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posted by janrinok on Monday December 11 2017, @10:06PM   Printer-friendly
from the my-cold,-dead-animal dept.

Like tobacco, carbon emissions and sugar, we can expect the harm to human health and the environment caused by the production and consumption of meat to be mitigated by 'sin taxes'in the next five to ten years.

"Sin taxes" on meat to reduce its huge impact on climate change and human health look inevitable, according to analysts for investors managing more than $4tn of assets.

The global livestock industry causes 15% of all global greenhouse gas emissions and meat consumption is rising around the world, but dangerous climate change cannot be avoided unless this is radically curbed. Furthermore, many people already eat far too much meat, seriously damaging their health and incurring huge costs. Livestock also drive other problems, such as water pollution and antibiotic resistance.

A new analysis from the investor network Farm Animal Investment Risk and Return (Fairr) Initiative argues that meat is therefore now following the same path as tobacco, carbon emissions and sugar towards a sin tax, a levy on harmful products to cut consumption. Meat taxes have already been discussed in parliaments in Germany, Denmark and Sweden, the analysis points out, and China's government has cut its recommended maximum meat consumption by 45% in 2016.

Would you pay a "meat tax" or would you change your eating habits?


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  • (Score: 0) by Anonymous Coward on Tuesday December 12 2017, @01:45AM (6 children)

    by Anonymous Coward on Tuesday December 12 2017, @01:45AM (#608580)

    The IRS is equipted with AK47s, right?

  • (Score: 2) by The Mighty Buzzard on Tuesday December 12 2017, @02:07AM (4 children)

    Dunno. They sure bought a hell of a lot of ammo over the twenty-teens though.

    Regardless, try not paying your taxes and see what happens. I guarantee you'll meet up with armed men wanting to imprison or kill you, depending on your reception to the idea of imprisonment.

    --
    My rights don't end where your fear begins.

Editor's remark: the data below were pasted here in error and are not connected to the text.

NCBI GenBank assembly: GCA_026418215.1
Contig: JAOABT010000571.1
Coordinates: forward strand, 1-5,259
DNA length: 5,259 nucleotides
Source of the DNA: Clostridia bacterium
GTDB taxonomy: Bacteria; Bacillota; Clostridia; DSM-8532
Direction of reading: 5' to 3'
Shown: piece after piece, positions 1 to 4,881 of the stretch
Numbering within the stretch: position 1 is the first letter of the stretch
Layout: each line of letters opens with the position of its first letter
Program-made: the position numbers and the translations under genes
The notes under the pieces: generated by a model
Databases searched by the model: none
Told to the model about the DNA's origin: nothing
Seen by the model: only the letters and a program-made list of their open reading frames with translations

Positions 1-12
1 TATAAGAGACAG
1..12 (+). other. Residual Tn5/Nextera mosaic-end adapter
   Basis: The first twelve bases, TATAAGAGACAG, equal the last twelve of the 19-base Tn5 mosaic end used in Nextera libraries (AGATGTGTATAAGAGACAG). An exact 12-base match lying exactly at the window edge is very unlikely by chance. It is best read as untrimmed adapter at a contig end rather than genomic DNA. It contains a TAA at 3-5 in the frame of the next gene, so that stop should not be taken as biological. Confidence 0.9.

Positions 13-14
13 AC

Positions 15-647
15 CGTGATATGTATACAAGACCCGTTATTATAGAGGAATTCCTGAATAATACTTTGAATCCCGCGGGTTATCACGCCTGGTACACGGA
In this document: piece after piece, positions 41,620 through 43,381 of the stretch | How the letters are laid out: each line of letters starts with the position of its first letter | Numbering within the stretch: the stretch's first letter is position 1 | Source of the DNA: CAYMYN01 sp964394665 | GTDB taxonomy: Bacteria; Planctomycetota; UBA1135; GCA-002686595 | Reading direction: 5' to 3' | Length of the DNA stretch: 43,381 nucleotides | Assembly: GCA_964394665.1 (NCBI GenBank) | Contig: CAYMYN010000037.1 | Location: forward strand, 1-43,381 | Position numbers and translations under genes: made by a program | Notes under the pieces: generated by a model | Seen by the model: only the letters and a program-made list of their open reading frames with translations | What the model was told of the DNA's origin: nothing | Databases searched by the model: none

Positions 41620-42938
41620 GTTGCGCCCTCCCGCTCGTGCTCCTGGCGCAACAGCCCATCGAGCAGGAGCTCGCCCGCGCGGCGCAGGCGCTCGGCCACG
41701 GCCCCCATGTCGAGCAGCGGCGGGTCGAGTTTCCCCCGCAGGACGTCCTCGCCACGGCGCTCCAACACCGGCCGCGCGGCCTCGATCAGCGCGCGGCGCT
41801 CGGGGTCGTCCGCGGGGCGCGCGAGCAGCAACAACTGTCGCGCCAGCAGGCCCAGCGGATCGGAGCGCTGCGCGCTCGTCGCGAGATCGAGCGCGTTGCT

• (Score: 1, Insightful) by Anonymous Coward on Tuesday December 12 2017, @03:32AM (3 children)

      by Anonymous Coward on Tuesday December 12 2017, @03:32AM (#608602)

      The flat tax seems like a good option, paired with probably a few other things. Know why we can't easily play around with such models? The insanely rich don't want to rock the boat.

      • (Score: 2) by Zinho on Tuesday December 12 2017, @06:28PM (2 children)

        by Zinho (759) on Tuesday December 12 2017, @06:28PM (#608845)

        I thought the problem was that legislators from the Democrat party consider a flat tax "regressive", and prefer the current system of tax percentage increasing with income?

        As I understand it, the reasoning goes that poor people are already spending the largest fraction of their income (compared to the middle class and the rich) for essentials like food, housing, and transportation. There simply isn't much left for them to give taxes from. A flat tax would spread the class divide further.

        --
        "Space Exploration is not endless circles in low earth orbit." -Buzz Aldrin
        • (Score: 2) by urza9814 on Tuesday December 12 2017, @08:28PM (1 child)

          by urza9814 (3954) on Tuesday December 12 2017, @08:28PM (#608905) Journal

          I thought the problem was that legislators from the Democrat party consider a flat tax "regressive", and prefer the current system of tax percentage increasing with income?

          Interestingly, many plans that claim to be a "flat tax" are some of the most deviously *progressive* systems I've ever seen. Basically, you do a flat tax with an exemption -- for example, you might pay a 50% tax rate, but pay no taxes on the first $50k earned. So if you earn less than $50k, you pay nothing; if you earn $100k, you pay 25%, if you earn ten million, you pay 49.5%. That's the best proposed tax plan I've ever seen, assuming reasonable values for the exemption and percentage. Wipe out all other exemptions and brackets and replace the whole tax code with one simple equation -- taxes owed = (total income - 50k) * 50%

          • (Score: 1, Informative) by Anonymous Coward on Tuesday December 12 2017, @10:41PM

            by Anonymous Coward on Tuesday December 12 2017, @10:41PM (#608989)

            That's no longer a flat tax.

            It's a two-bracket progressive tax.

            You might as well do away with income taxes at that point and use sales taxes, with exemptions for basic necessities such as food and medical items.

  • (Score: 0) by Anonymous Coward on Tuesday December 12 2017, @03:14PM

    by Anonymous Coward on Tuesday December 12 2017, @03:14PM (#608743)